Sometimes I feel sorry for them but they just laugh in their ignorance and call me an old fogey.

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World leaders should ask O'Neill about corruption failure

Trump O'Neill
Hey Mr Donald, ask O'Neill what he's doing about our six-year wait for an ICAC


PORT MORESBY - It is now six years since prime minister Peter O’Neill promised Papua New Guinea an Independent Commission Against Corruption.

Yet that vision is no closer to being realised today than it was in 2012.

Peter O’Neill has totally failed to live up to his promises in both the 2012 and 2017 Alotau Accords that the government would establish an ICAC.

The impact of not having a dedicated anti-corruption agency that is politically independent, fully resourced and that has full powers of arrest and prosecution has been devastating for our economic well-being and the quality of life for ordinary people.

Delegates at last week’s APEC anti-corruption and transparency workshop repeatedly spoke about how corruption inhibits development and is a serious threat to economic growth yet PNG had almost nothing to show in terms of progress under the United Nations Convention on Corruption.

In PNG we repeatedly hear that a large-proportion of the national budget is lost every year to corruption, taking money directly from health and education services.

We also hear about the high costs that businesses have to endure as a result of corruption, which act to reduce profits, lower employment and limit investment. Yet the government has just dragged its feet for year after year over an ICAC.

Act Now! says that PNG, Australia and China are spending more than K1.1 billion on the whole APEC extravaganza, a tiny proportion of that money would have been sufficient to fund the operations of a robust, independent and well-staffed ICAC for more than a decade.

Ridding PNG of the scourge of corruption would do far more to assist development in PNG and ensure the well-being of our citizens than a huge party for the world’s leaders and their entourages.

We hope that in November, when the leaders from the world’s two biggest economies will be here in PNG, they will ask the prime minister why he has not established an ICAC and whose interests he is protecting.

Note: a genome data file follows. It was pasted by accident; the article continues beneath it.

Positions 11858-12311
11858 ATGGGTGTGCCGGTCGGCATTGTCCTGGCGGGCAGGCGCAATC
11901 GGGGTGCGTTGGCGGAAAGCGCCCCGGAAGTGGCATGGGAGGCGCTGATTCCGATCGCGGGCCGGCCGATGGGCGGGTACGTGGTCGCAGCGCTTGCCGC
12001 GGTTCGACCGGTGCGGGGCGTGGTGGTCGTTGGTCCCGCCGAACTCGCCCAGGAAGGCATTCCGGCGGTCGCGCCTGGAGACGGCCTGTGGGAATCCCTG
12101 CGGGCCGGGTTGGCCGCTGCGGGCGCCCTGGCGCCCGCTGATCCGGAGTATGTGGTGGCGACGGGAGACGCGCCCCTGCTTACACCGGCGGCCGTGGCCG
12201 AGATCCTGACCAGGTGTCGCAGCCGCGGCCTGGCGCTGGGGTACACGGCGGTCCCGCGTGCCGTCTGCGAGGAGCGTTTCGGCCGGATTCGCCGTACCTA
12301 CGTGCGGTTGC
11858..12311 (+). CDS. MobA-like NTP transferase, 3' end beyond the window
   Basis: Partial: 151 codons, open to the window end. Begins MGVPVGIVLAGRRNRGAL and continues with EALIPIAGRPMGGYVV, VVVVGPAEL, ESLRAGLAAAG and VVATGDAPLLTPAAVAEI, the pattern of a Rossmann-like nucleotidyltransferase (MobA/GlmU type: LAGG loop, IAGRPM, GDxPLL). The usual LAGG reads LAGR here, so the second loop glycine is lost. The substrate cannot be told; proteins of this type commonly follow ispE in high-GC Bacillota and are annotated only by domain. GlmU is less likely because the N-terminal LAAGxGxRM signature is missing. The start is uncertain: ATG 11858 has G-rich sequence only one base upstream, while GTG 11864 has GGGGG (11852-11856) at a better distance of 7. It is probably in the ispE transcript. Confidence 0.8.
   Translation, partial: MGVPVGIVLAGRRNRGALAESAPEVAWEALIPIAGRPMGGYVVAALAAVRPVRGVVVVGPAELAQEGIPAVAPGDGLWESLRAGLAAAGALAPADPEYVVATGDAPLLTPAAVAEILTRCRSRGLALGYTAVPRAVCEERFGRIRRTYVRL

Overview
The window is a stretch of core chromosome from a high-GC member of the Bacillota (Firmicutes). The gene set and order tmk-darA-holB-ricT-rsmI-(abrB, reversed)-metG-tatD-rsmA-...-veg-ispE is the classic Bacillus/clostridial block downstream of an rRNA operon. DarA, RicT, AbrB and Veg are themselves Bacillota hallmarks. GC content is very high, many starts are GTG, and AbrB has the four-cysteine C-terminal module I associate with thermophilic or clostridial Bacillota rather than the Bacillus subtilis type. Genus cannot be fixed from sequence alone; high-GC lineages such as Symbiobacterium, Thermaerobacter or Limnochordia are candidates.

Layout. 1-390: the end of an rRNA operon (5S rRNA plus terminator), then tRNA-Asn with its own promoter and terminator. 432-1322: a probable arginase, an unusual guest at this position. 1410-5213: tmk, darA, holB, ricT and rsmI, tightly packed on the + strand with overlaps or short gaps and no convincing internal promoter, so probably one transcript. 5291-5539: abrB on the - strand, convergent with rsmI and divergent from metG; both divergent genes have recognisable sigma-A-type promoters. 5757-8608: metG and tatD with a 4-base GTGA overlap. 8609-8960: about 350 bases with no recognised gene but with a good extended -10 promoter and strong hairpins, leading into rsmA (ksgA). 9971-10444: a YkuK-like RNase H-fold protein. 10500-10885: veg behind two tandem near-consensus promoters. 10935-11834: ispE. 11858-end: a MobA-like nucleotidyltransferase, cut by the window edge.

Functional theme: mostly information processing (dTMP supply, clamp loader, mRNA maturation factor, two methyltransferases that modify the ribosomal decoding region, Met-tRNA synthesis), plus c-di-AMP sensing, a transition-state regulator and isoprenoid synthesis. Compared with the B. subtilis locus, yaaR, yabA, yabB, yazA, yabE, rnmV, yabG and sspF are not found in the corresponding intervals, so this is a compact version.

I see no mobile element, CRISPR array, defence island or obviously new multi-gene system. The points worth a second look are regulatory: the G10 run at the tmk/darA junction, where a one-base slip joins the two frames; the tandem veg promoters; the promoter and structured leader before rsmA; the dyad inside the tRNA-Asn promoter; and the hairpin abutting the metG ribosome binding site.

The issue Canberra doesn’t want you to discuss: Nauru

Nauru's President Baron Waqa
Nauru's Baron Waqa - "Doesn't want journalists to investigate the living conditions of refugees"

SRI KRISHNAMURTHI | Pacific Media Centre

AUCKLAND - There has been much wringing of hands over Nauru’s ban on the Australian Broadcasting Corporation for next month’s Pacific Islands Forum leaders’ summit.

But there are even more perplexing reports about Canberra’s relative silence on the issue.

The elephant in the room about the ABC ban that has people tip-toeing through the frangipani and whispering in hushed tones is Canberra’s asylum seeker detention centre in the small Pacific state of Nauru.

Nauru is the host of the Pacific Islands Forum leaders’ summit on September 3-6 and the ban on the ABC has been widely condemned by media freedom groups, including the Pacific Media Centre.

The Nauru detention centre has become a significant part of Nauru’s economy since 2001.

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The heroes of Manus & Nauru are just the people we need

Our torpedo-headed anti-hero minister, Peter 'Mutton' Dutton


TUMBY BAY – Australia’s torpedo-headed Minister for Xenophobia, Mutton Dutton, doesn’t seem to be able to tell the difference between a migrant and an asylum seeker.

He doesn’t understand that some people have the time and relative security to apply to migrate to Australia while others who are faced with an immediate threat to their health and well-being need to escape their countries quickly and in any way they can, including in leaky boats.

The walloper in Dutton believes that seeking asylum is tantamount to a criminal act and, as such, deserves punishment.

It is a familiar meme, particularly among conservative politicians who believe that people under stress, such as welfare recipients, are to blame for their circumstances and need to be dealt with harshly for their own good.

Behrouz Boochani, a Kurdish journalist from Iran who has been imprisoned on Manus Island for the last five years, makes the point in an article in ‘The Saturday Paper’ that there is a danger that the cruelty overseen by Dutton on Manus and Nauru is “in the process of replicating itself throughout Australian society”.